THEY are the statistics that should have us all reeling: 3271 people injured, 397 killed and 110,909 arrested ... in a matter of just six days.
And all of the carnage and chaos is happening during what’s meant to be the happiest time of the year, an occasion so popular that it attracts half a million visitors annually over the space of a few days. Yes, the scene of the horror is Thai New Year, also known as Songkran.
Sadly the event, famous for its wild street parties and water fights, is also known as the ‘Seven Days of Danger’. This year has proven to be the deadliest yet — and there’s still one more day to go.
The death rate has jumped 30 per cent from 364 during the same period last year, with drunk and reckless motorists mainly to blame. There has been a staggering 3104 road accidents so far, with 5772 vehicles impounded at road safety checkpoints and 16,346 drivers licences seized from drunk drivers.
Revellers douse each other with water during the Songkran "water" festival.Source:AP
And it turns out these figures could actually become much higher, with the Bangkok Postreporting that official numbers on road accidents have been wildly conflicting: “While the Road Safety Directing Centre of the Department of Disaster Prevention and Mitigation reported 3271 injuries in the highway crashes, Dr Pranom Khamthiang, deputy permanent secretary for the Public Health Ministry, said 25,516 people injured in road crashes had received treatment at public hospitals during the Songkran period.
“These included 3815 (who) were seriously hurt.”
Wrap your head around that for a moment: 25,516 people hurt. In six days. It’s just staggering.
Each year hundreds of people die in traffic accidents during Songkran.Source:AAP
So perhaps it’s unsurprising that there are reports that sales of coffins across the nation have jumped.
“We have sold four to five coffins a day during the Songkran period, from the usual one or two per day,” shop owner Thanyaporn sae Lao told local newspaper The Nation.
But where is the outrage over the senseless loss of life? Tourists are seemingly undeterred by the carnage, with the celebrations a huge cash cow for Thailand, expected to generate more than 15 billion baht ($557 million) for the tourism sector this year.
A soldier has his face covered with paint during celebrations of Songkran.Source:AFP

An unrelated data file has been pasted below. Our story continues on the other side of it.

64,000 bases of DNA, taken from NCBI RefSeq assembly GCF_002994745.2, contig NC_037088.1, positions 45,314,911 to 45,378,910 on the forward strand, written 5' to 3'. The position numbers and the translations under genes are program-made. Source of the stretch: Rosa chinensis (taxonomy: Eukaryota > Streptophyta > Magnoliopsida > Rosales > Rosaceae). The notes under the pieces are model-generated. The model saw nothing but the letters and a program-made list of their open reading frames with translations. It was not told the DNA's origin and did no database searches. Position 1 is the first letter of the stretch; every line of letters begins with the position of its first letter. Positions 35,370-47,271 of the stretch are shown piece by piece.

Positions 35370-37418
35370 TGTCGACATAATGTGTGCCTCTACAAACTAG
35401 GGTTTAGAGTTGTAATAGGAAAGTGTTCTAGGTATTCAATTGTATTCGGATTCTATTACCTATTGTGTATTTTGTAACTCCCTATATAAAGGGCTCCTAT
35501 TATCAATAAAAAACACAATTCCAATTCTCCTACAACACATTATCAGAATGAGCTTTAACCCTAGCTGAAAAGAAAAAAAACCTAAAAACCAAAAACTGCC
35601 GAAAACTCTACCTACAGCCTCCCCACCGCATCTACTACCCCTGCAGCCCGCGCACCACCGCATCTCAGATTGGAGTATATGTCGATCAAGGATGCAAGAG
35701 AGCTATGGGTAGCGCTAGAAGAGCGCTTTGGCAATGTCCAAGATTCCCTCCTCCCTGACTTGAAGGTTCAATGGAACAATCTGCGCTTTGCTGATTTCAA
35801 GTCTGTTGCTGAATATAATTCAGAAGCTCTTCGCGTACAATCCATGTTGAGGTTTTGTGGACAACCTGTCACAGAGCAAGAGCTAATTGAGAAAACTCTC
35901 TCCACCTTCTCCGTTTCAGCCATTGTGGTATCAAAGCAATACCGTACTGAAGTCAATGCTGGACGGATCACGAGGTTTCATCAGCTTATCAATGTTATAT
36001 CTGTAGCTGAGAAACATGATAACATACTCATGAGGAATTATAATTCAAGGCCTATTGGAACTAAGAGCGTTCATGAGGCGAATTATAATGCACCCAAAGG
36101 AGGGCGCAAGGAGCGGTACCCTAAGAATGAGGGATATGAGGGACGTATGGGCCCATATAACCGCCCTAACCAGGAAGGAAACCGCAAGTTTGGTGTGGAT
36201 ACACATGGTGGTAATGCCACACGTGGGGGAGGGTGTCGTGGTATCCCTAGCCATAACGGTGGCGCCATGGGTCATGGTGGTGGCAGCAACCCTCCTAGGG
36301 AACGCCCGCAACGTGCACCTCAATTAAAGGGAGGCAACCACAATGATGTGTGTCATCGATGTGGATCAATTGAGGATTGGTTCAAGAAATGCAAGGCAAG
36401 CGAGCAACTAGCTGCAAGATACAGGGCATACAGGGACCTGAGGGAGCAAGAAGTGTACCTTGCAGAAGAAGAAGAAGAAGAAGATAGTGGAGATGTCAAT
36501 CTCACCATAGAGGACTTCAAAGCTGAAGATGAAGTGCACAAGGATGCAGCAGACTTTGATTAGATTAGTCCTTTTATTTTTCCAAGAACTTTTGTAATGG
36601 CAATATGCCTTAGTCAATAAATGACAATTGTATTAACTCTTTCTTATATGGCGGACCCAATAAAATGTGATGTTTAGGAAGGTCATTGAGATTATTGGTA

And all of this comes despite some drastic measures taken by authorities this year in a bid to make the celebrations safer:
1. DRUNK AND RECKLESS DRIVERS SENT TO WORK IN MORGUES
With thousands on the roads during the festivities, authorities decided to go gory in an attempt to reduce the amount of risky behaviour by motorists. Last week they announced that traffic offenders will by sent to work in hospital morgues to see the results of their irresponsible acts.
Casual attitudes toward road safety give Thailand the second worst record in the world for traffic fatalities.
2. CRIMINALS ROUNDED UP
In an attempt to curb crime during the festival, police arrested 20,172 criminal suspects wanted under 42,915 arrest warrants around the country from April 1-10. They were mainly arrested for theft, drug offences, assault, fraud and embezzlement.
Deputy national police chief Winai Thongsong told the Bangkok Post: “Police arrests of suspects in crimes against people and property will help prevent these people doing it again during the Songkran Festival, and reduce the amount of drugs in major urban areas.”
Unfortunately, it seems to have had little impact.
3. ‘NO MORE SEXY OUTFITS’
Revellers who wear clothing deemed “too sexy” are banned from 40 water-playing areas, and alcohol is banned at 96 public sites nationwide in a bid to crack down on lewd behaviour, particularly during the famous water splashing events.
Revellers were told to cover up this year.Source:AFP
“I have told officials, police and soldiers that there should be no women — or transgender women — dressed provocatively or dancing on the backs of trucks,” Thai Prime Minister Prayuth Chan-ocha said. “If they do, they will be arrested.”
It comes after a shocking poll revealed around half the females who attended the water festival complained of being sexually harassed and groped by drunken men during the event in past years.
Again, the clothing rule seems to have been hard to enforce.
Authorities attempted to crack down on alcohol, topless dancers and other “indecencies”.Source:AFP
Authorities are now faced with the question, what can they do to bring down the death rate next year?